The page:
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Comments (378)

  • Comment on: Make care certificate compulsory for HCAs, says Cavendish

    andy's comment 4-Apr-2015 1:04 am

    All checks + training costs should be paid for by employers and registration costs maybe paid for by the state for patients' safety. DBS checks and Care Certificates only valid at the time they are done, bit like MOTs, so unless they are regularly checked (at much lower costs), they could be a waste of money. Wages for HCAs are very low for increasing responsibilities and care of more and more patients. With more and more policies and regulations, wonder why sometimes it's very difficult to recruit and retain enough nursing staff and having to resort to using more agency staff whilst vacancy rates are remain unacceptably high?

  • Comment on: Half of hospital staff failing to 'adequately wash uniforms at home'

    andy's comment 4-Apr-2015 0:52 am

    If it has to be done properly, then it should be done properly by the employers. Staff should not be burdened with more laundry + cost of washing it at home. Maybe all staff should wear uniform, no one with regular clothes should come into contact with patients and remind everyone that MRSA can be found in the air. Not all workplaces have changing + showering facilities, which could potentially risk micro-organisms being taken back home.

  • Comment on: MPs criticise NMC for 'ignoring nurses' in debate on fee rise

    andy's comment 1-Apr-2015 8:50 pm

    Hypothetically: 1. can't pay / won't pay = no registration = cannot work as a registrants 2. when / where is the tipping point of not enough staff registered to deliver safe levels of care? 3. would cost of administration of the register rise again, due to ongoing costs of the regulatory body needing to be met with fewer and fewer registrants? 4. ex-registrants would have to find alternative work, probably as 'advanced healthcare support assistants!' with suitable matching remuneration according to skills needed (due to lack of actual registered staff working) or alternative jobs/careers entirely. Think it's patients who will ultimately suffer instead of being protected by the actions of this regulatory body.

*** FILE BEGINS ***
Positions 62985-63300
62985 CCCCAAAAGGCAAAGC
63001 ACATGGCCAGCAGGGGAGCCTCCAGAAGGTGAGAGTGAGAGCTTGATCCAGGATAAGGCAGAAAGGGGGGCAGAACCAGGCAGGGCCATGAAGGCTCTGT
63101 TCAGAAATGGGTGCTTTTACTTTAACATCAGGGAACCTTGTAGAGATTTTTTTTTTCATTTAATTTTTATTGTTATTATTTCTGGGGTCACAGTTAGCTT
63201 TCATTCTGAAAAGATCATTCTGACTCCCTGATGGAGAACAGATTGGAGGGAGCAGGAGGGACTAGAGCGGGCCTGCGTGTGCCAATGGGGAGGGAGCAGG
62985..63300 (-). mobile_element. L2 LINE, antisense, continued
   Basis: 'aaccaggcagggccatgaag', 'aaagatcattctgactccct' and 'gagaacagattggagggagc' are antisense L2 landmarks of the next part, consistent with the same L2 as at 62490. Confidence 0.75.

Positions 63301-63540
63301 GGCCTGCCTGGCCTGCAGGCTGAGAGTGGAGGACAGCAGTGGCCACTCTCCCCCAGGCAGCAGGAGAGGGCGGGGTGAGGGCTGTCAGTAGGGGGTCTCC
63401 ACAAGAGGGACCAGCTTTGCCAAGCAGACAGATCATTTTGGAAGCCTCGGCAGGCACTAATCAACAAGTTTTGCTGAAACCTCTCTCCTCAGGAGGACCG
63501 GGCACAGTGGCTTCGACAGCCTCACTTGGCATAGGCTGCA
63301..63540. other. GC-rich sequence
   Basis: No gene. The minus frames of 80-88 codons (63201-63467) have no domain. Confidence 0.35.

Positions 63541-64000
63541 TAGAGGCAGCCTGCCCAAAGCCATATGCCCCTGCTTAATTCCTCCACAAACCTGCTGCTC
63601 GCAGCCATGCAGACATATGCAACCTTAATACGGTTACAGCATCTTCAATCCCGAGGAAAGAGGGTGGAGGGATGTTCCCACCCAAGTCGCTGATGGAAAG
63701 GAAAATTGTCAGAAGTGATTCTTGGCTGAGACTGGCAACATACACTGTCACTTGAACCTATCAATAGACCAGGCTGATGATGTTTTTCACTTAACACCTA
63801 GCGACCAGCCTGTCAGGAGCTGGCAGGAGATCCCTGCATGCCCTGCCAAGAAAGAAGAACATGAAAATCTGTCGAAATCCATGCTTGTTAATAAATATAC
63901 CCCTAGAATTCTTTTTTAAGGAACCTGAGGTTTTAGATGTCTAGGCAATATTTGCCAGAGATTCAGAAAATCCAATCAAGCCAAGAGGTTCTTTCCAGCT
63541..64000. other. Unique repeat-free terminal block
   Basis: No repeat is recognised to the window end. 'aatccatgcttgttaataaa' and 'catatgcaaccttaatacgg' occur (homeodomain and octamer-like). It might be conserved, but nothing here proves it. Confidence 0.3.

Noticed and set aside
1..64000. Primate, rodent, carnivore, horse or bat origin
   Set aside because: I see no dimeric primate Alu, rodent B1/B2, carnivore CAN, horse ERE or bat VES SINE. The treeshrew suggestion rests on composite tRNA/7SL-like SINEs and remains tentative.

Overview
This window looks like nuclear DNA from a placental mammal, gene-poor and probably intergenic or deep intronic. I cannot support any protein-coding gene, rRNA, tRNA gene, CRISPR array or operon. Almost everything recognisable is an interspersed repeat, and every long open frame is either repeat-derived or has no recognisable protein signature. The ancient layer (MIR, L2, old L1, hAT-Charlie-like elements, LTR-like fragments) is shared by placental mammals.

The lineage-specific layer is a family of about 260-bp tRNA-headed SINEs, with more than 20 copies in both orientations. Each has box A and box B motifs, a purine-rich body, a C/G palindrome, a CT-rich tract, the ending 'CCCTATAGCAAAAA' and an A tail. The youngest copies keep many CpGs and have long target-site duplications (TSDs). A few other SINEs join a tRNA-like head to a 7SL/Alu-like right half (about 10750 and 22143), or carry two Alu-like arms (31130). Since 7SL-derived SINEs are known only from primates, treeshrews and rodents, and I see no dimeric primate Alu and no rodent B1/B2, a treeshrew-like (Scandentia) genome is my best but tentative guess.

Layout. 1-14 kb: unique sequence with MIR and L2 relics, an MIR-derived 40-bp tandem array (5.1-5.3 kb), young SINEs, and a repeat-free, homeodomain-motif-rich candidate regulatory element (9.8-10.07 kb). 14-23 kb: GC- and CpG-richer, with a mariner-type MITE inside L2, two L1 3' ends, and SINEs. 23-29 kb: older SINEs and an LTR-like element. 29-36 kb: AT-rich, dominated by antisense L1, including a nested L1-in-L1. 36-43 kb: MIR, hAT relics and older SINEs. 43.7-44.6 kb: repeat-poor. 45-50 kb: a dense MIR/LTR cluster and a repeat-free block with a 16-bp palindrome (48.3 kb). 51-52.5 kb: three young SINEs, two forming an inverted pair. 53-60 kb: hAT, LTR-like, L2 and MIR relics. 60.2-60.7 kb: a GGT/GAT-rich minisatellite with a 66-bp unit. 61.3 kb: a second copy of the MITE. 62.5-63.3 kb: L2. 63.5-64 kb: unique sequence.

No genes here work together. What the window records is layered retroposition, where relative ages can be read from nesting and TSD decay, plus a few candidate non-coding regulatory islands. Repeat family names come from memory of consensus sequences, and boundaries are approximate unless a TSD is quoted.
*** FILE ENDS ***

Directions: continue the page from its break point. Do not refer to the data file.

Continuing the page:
• Comment on: Unions accept latest government 1% pay offer for NHS staff

    andy's comment 9-Mar-2015 5:46 pm

    Looks like only one of the striking unions voted against the pay deal. Unfortunately doesn't look like this will be backdated to 2014-15 as well as from April 2015. As rubbish as this deal is, it was what the Pay Review Body recommended last year, just that the government made a massive issue out of it (and happy to be paid far more than the average nurse). As the economy is improving and if politicians really do value nurses and carers, then put money where their mouth is and properly remunerate. If pay remains relatively low, staff are likely to take up agency work in their spare time to make ends meet.

  • Comment on: Nursing fails to make it onto government's shortage occupation list

    andy's comment 4-Mar-2015 5:58 pm

    HCSW | 28-Feb-2015 3:54 am Agreed. Also agency staff take the higher pay and sacrifice employers' pension contributions (which staff won't see until retirement and some staff are unaware what employers put aside for staff pensions) A lot of permanent staff work flat-bank rates and at their substantive increment rate, or more preferably on overtime rates (if working above 37.5hr). Probably what's also taken into account is nurses have transferable skills, which means quite a lot can be moved from one department into another (for short term/emergency cover) when needed. Also on most people's contracts now it's likely to say 'to work where asked to'

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